History of Personal Surveillance Devices in Law Enforcement.
In 2014, a police shooting occurred in Ferguson, Missouri that was mired in allegations of excessive force and systemic racism. The strong public response to the killing of Michael Brown by Officer Darren Wilson resulted in the widespread deployment of personal surveillance equipment (aka “body cams”) among law enforcement. On December 2, 2014, President Barack Obama instituted a program wherein the federal government would reimburse state and local law enforcement for half the cost of any purchase of body-cam equipment. And on September 21, 2015, Attorney General Loretta Lynch announced that the Department of justice would disburse $23.2 million in grants “to expand the use of body-worn cameras and explore the impact.” A nationwide proliferation of body-cams among law enforcement followed soon thereafter.
By 2016, nearly half (47%) of all state and local police agencies were utilizing body-cams, and today more than 60% of agencies utilize body-cams. However, technical oversight is expensive, and some smaller police departments still struggle to utilize body-cams due to financial constraints. Notwithstanding, the general trend is moving towards a universal use of these devices. And it seems, at least for the moment, that body-cams are going to be more or less a ubiquitous facet of the American justice system. Consequently, it is beneficial for a savvy citizen to understand the consequences and questions that body-cams precipitate.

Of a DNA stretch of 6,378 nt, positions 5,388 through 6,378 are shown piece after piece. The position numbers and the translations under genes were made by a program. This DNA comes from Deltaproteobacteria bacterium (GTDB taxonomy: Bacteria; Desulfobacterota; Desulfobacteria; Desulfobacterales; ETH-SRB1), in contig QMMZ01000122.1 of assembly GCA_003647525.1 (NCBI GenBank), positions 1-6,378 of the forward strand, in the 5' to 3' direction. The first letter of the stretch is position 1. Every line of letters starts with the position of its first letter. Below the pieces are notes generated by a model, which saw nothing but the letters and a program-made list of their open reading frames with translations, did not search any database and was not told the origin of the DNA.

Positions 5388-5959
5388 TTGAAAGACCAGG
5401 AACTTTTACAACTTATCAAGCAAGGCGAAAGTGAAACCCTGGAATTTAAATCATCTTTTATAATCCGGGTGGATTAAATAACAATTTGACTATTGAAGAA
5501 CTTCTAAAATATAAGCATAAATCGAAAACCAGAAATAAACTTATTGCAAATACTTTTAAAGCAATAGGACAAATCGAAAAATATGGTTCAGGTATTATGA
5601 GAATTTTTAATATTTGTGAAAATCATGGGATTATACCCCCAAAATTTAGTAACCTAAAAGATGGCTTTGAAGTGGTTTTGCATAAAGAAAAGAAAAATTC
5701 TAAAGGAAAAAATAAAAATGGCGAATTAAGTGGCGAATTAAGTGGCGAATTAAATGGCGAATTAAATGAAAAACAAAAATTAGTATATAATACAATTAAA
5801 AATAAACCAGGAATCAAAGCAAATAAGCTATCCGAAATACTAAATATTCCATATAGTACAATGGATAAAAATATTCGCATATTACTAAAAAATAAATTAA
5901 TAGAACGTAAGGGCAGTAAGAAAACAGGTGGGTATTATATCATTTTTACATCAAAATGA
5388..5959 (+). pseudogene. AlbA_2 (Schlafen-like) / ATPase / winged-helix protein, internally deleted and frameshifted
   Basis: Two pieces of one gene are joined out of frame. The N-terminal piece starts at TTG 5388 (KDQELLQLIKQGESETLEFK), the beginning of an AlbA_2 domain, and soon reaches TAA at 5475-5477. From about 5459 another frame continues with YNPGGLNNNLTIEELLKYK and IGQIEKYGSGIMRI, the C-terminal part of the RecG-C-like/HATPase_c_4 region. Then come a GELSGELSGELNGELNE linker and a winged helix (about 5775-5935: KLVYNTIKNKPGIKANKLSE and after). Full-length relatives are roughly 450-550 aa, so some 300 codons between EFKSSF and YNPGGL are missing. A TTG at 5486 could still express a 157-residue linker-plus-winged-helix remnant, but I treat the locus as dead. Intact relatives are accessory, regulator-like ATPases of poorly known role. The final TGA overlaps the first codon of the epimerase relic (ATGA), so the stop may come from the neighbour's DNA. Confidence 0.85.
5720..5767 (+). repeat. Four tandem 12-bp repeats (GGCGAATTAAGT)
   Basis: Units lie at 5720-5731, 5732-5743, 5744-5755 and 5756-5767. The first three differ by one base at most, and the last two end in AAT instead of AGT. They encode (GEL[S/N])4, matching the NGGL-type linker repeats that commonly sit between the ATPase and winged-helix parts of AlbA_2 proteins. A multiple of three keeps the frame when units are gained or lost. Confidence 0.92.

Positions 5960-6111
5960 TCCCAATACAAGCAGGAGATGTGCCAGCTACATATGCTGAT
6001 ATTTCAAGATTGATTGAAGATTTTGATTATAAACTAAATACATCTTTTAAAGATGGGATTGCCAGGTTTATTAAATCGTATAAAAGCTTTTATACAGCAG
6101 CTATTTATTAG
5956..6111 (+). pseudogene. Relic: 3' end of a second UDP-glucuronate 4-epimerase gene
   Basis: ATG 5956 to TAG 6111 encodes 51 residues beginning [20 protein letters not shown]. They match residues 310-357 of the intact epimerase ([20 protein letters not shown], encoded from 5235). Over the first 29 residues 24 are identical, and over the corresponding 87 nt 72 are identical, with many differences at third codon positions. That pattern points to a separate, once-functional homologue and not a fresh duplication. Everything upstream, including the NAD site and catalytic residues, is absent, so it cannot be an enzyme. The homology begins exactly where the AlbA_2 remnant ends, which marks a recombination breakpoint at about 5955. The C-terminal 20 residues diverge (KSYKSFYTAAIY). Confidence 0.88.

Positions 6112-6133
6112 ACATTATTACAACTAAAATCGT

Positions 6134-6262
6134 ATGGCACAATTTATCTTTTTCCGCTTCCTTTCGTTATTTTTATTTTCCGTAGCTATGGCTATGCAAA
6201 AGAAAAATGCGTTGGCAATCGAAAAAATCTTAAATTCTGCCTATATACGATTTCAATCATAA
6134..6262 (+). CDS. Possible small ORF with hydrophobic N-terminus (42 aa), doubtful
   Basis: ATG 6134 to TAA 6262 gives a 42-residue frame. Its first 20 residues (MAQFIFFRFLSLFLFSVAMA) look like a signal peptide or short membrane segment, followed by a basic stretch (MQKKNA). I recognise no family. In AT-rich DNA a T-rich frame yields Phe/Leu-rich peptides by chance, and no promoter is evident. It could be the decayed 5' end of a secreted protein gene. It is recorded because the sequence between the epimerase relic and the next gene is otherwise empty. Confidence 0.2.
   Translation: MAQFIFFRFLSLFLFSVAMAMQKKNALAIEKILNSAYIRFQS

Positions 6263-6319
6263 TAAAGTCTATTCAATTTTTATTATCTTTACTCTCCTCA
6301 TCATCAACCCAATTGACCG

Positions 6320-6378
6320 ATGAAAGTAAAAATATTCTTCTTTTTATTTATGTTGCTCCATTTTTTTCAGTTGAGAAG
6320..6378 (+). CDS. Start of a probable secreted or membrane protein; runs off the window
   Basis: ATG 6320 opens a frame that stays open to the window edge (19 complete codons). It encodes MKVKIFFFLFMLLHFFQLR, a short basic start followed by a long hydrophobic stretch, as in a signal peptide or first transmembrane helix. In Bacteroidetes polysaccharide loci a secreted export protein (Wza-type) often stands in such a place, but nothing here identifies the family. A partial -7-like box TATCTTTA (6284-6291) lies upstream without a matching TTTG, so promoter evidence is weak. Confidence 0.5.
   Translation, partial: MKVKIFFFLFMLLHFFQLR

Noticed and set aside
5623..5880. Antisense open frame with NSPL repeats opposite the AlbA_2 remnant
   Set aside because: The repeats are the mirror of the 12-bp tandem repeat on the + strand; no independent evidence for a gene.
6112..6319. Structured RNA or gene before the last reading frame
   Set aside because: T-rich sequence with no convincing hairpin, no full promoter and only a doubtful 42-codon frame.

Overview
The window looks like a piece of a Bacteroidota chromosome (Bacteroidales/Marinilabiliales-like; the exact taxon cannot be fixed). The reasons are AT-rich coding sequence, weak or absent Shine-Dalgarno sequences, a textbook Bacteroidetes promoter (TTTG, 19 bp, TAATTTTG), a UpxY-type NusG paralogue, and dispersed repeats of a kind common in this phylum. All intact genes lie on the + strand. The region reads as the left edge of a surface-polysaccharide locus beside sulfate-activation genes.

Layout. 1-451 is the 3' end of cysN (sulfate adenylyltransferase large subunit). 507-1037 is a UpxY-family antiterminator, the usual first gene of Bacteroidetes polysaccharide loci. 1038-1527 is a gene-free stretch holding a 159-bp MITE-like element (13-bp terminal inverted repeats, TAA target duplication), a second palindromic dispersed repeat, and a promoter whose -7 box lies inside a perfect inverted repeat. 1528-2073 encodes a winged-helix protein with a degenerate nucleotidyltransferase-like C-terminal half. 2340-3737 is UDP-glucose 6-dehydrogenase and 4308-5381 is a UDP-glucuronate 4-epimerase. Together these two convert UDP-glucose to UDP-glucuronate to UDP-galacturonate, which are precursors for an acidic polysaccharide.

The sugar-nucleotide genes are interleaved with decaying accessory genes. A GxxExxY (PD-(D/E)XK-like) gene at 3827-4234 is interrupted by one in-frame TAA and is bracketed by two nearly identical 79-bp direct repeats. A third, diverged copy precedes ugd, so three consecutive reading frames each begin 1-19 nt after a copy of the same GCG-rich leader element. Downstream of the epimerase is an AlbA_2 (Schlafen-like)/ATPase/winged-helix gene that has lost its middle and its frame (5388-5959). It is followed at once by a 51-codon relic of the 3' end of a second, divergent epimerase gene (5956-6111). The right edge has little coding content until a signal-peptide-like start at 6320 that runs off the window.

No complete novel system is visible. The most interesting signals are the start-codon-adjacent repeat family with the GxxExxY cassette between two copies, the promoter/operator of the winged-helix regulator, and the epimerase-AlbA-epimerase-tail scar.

The Double Edge of Evidence and Accountability
Almost every police encounter is now evidenced by video footage. This can be a huge boon for prosecutors and defendants alike. Often, the video footage can provide damningly conclusive evidence of criminal conduct. However, the footage can also provide strong factual evidence that can provide a basis for suppressing evidence or even dismissing a case. Moreover, if an officer does not conduct themselves within the reasonable scope allowed by law, the body-cam footage can provide strong evidence of an actionable civil rights claim.The equipment is neutral and serves only the pursuit of truth. The oversight can be burdensome, but the accountability it provides is unparalleled.
Video footage of an event is some of the most compelling evidence that can be presented in court. The video will not lie or forget— like a witness. Consequently, the footage provides a neutral perspective of events that have not been tainted by perspective or psychological factors. This kind of neutrality is highly valued in our Aristotelian society that is so utterly fixated on objectivity. While footage often fails to capture the whole truth, our judicial system regards this kind of neutral evidence with a sort of sacred weight. Truly, it is near impossible to argue against clear video footage. Consequently, it will often make or break a case.
Although the evidentiary weight of video footage cannot be understated, the use of body-cams is not uniformly bad for defendants. The increased oversight means that there is conclusive evidence if an officer acts improperly. A misstep by law enforcement can result in the suppression of evidence or even the dismissal of the case. If an officer fails to act properly within the scope of their duty, any evidence that is gained from that improper conduct will be excluded from the trial. In other words, an attorney can suppress any evidence gained illegally!